Scandinavian Working Papers in Economics
HomeAboutSeriesSubject/JEL codesAdvanced Search
Research Institute of Industrial Economics (IFN) Working Paper Series

No 1046:
Social Capital and Health: Evidence That Ancestral Trust Promotes Health among Children of Immigrants

Martin Ljunge ()

Abstract: This paper presents evidence that generalized trust promotes health. Children of immigrants in a broad set of European countries with ancestry from across the world are studied. Individuals are examined within country of residence using variation in trust across countries of ancestry. There is a significant positive estimate of ancestral trust in explaining selfassessed health. The finding is robust to accounting for individual, parental, and extensive ancestral country characteristics. Individuals with higher ancestral trust are also less likely to be hampered by health problems in their daily life, providing evidence of trust influencing real life outcomes. Individuals with high trust feel and act healthier, enabling a more productive life.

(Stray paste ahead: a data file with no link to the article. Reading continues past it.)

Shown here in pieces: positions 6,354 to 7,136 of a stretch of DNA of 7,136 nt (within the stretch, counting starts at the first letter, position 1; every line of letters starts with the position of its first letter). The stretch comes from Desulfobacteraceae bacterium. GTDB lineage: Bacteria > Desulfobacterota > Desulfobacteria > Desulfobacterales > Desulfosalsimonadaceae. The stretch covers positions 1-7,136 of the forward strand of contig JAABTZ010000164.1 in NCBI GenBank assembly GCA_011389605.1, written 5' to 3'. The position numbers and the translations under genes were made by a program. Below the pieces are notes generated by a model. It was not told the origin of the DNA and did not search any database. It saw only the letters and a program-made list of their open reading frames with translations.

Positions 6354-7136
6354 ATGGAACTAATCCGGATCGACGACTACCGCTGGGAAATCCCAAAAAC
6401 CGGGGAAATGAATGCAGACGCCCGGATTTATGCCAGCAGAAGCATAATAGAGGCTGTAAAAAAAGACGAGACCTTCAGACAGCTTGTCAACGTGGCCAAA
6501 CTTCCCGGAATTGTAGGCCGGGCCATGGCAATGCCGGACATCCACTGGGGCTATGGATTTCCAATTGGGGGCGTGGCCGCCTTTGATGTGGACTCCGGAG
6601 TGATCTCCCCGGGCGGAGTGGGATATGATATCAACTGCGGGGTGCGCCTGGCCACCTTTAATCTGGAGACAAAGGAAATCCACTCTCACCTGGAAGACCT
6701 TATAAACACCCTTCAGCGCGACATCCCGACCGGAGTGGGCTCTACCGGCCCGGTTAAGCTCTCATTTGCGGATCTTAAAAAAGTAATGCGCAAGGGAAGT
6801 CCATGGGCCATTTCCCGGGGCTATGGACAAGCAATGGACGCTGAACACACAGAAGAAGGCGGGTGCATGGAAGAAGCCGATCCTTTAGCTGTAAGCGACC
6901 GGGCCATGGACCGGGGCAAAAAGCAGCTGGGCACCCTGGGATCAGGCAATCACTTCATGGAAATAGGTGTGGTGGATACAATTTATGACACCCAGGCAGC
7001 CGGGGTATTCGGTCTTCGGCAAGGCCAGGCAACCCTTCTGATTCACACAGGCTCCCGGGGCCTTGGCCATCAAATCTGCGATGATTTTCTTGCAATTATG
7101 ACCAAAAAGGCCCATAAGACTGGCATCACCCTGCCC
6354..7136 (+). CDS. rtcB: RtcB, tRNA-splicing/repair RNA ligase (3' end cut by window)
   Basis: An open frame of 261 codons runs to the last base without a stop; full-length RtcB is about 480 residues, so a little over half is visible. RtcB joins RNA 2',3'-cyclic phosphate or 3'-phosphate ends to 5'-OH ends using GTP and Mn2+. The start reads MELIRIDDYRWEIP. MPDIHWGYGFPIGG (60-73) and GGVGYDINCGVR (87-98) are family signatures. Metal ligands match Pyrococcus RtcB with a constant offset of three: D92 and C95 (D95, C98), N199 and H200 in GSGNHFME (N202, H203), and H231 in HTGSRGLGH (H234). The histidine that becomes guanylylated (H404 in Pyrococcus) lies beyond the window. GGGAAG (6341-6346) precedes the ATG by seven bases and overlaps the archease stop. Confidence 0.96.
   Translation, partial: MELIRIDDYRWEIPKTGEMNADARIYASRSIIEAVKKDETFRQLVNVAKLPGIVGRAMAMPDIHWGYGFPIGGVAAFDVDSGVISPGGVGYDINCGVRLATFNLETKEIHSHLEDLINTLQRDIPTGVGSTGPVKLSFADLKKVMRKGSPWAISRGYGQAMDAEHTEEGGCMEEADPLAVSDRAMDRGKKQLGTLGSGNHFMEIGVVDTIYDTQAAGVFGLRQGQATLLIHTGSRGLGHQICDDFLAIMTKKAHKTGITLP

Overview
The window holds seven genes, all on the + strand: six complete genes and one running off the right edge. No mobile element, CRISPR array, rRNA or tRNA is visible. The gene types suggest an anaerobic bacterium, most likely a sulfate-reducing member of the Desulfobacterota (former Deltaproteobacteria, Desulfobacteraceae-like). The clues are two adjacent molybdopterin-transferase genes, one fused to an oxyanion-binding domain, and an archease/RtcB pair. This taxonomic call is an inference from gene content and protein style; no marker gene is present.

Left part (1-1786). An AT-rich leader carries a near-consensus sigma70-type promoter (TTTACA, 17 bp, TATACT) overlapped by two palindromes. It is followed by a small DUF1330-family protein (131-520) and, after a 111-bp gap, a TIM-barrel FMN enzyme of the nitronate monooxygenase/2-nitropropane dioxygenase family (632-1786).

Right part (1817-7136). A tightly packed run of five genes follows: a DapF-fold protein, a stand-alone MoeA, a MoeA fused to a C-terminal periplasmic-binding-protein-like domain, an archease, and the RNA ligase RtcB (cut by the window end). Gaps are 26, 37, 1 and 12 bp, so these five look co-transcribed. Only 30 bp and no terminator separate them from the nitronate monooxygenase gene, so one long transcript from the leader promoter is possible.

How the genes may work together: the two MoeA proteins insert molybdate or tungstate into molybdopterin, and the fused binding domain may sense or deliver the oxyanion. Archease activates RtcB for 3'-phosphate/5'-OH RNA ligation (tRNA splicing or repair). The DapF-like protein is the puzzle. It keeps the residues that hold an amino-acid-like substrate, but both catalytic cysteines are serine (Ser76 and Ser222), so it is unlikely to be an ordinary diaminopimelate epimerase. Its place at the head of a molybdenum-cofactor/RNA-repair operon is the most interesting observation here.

Keywords: Trust; Social capital; Self assessed health; Subjective health; Self reported health; Cultural transmission; Children of immigrants; (follow links to similar papers)

JEL-Codes: D13; D83; I12; Z13; (follow links to similar papers)

39 pages, November 3, 2014

Before downloading any of the electronic versions below you should read our statement on copyright.
Download GhostScript for viewing Postscript files and the Acrobat Reader for viewing and printing pdf files.

Full text versions of the paper:

wp1046.pdf    PDF-file
Download Statistics
This paper is published as:
Ljunge, Martin, (2014), 'Social Capital and Health: Evidence That Ancestral Trust Promotes Health among Children of Immigrants', Economics and Human Biology, Vol. 15, December, pages 165-186

Questions (including download problems) about the papers in this series should be directed to Elisabeth Gustafsson ()
Report other problems with accessing this service to Sune Karlsson () or Helena Lundin ().

Programing by
Design by Joachim Ekebom

Handle: RePEc:hhs:iuiwop:1046 This page was generated on 2016-10-11 23:29:43